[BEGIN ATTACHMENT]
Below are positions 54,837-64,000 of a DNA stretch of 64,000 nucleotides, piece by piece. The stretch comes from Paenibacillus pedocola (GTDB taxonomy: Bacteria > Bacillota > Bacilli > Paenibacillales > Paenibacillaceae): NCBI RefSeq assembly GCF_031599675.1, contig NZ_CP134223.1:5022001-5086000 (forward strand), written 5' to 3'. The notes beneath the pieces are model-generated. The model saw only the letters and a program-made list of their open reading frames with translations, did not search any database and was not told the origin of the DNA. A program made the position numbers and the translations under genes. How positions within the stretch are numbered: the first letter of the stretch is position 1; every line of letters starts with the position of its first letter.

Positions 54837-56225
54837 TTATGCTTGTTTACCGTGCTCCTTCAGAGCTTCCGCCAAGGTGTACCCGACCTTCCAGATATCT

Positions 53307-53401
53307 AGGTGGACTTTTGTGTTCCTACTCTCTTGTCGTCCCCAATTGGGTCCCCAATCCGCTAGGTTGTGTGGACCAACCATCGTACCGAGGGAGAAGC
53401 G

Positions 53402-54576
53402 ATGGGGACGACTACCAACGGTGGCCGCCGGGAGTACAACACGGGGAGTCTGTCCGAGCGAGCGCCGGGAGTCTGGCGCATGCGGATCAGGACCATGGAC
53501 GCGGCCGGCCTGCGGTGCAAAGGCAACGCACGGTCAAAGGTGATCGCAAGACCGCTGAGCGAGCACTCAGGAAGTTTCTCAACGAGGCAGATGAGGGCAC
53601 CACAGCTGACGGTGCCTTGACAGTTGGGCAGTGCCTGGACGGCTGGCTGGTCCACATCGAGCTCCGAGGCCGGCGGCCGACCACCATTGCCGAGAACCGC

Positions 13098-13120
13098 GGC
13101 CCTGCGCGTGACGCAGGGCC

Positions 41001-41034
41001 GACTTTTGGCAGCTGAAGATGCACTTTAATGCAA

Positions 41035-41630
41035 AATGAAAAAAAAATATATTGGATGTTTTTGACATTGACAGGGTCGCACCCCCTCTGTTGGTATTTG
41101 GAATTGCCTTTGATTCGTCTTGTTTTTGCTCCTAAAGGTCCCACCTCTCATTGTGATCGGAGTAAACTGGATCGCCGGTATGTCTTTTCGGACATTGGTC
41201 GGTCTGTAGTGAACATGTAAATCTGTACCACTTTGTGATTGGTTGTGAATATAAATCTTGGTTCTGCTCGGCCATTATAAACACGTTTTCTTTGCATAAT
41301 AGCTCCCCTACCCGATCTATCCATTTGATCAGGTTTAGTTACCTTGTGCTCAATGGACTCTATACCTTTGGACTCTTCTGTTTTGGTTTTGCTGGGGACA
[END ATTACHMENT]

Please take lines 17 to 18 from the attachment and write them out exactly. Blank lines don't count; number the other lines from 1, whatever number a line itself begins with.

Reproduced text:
41035 AATGAAAAAAAAATATATTGGATGTTTTTGACATTGACAGGGTCGCACCCCCTCTGTTGGTATTTG
41101 GAATTGCCTTTGATTCGTCTTGTTTTTGCTCCTAAAGGTCCCACCTCTCATTGTGATCGGAGTAAACTGGATCGCCGGTATGTCTTTTCGGACATTGGTC